The Star-Ledger

N.J. May Divest From Investment Tied To 'Predatory' Payday Lender

The Star-Ledger — Wednesday, May 27, 2015

By Samantha Marcus | NJ Advance Media for

TRENTON — The New Jersey council overseeing public worker pension funds on Wednesday agreed to explore shedding its investments in a firm that owns a payday lender that consumer advocates accused of preying on low-income and minority customers.

Tom Byrne, chairman of the State Investment Council, warned that divesting wouldn't happen overnight and may even come at a loss, but he and other members were outspoken in their desire to get out.

New Jersey Citizen Action and the NAACP New Jersey raised concerns about the state's stake in a private equity fund managed by JLL Partners, which owns ACE Cash Express, a Texas-based operator of stores that provide check cashing services, short-term loans and prepaid debit cards.

In 2005, the state invested $50 million in public pension funds with JLL Partners, which then used the proceeds to acquire ACE Cash Express.

Byrne noted that the council didn't directly invest in the payday loan company or even approve the investment.

Payday lending is illegal in New Jersey, where interest rates are capped at 30 percent. Interest rates charged by "predatory" lenders can range from 65 percent to well over 1,000 percent, said Beverly Brown Ruggia of New Jersey Citizen Action.

Last year, ACE was fined $5 million by the Consumer Financial Protection Bureau after finding the company had used harassment and false legal threats to "pressure overdue borrowers into taking out additional loans they could not afford." The company was also forced to refund $5 million.

"This culture of coercion drained millions of dollars from cash-strapped consumers who had very few options to fight back," the bureau said in a July 2014 statement.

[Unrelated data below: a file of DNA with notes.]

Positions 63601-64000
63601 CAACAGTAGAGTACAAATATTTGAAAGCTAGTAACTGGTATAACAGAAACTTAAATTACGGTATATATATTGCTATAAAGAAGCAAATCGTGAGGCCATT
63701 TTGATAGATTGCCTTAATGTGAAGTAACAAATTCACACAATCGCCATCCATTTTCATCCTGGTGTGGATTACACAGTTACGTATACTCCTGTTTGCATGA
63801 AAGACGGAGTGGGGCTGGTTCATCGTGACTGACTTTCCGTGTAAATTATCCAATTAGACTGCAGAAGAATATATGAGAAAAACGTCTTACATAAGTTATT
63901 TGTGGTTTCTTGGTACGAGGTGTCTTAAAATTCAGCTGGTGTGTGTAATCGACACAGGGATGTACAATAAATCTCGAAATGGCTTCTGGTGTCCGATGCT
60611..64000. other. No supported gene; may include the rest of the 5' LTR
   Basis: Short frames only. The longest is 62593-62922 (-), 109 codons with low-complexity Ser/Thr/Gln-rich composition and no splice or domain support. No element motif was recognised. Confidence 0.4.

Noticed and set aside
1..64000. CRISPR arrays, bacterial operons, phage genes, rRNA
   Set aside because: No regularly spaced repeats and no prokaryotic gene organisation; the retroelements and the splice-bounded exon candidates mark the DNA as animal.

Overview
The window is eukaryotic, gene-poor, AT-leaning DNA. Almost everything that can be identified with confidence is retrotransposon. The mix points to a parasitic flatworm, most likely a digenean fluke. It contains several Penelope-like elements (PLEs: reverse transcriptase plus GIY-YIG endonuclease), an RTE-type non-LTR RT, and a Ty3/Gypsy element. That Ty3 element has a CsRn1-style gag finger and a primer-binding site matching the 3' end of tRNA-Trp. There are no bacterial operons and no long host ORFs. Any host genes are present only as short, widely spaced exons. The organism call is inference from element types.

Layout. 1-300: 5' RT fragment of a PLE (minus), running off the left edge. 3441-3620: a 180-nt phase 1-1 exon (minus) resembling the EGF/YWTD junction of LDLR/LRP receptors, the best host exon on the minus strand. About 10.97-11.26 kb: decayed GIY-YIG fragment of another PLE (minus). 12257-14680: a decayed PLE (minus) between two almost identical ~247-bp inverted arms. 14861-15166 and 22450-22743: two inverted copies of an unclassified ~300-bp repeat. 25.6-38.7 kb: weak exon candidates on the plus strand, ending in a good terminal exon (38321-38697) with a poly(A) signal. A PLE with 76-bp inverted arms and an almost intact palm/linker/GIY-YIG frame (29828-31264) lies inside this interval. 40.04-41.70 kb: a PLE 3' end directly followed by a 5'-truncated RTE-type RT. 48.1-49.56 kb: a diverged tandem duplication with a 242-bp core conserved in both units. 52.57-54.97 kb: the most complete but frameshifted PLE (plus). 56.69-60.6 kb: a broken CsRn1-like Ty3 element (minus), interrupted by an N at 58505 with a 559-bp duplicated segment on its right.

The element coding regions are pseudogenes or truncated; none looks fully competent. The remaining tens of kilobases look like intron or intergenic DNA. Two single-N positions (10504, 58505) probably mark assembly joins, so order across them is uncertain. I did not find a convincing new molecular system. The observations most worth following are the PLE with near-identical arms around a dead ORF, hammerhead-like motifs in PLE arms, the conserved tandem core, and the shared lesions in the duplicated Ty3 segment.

People who take on these short-term loans can become trapped in a cycle of debt as they repeatedly renew and default on loans, advocates warned.

The vast majority of customers will take out five or more loans per year and pay off loans with borrowed money, said Bruce Davis, economic development chairman of the New Jersey NAACP told the council.

"Predatory lending, which is rampant in our communities, hurts individuals and destroys neighborhoods," Davis said. "A public fund should have a social conscience."

Council members said Wednesday they would like to end its association with predatory lending and asked the head of the Division of Investments to find an exit strategy.

"Our primary responsibility is obviously to the beneficiaries of the fund," Byrne said. "We've got to go find a buyer if we're going to divest. That's not necessarily something that happens immediately."

The division has another $150 million investment with JLL Partners pending that is not tied to ACE, but the consumer groups urged the council to leverage those outstanding funds to pressure the firm.

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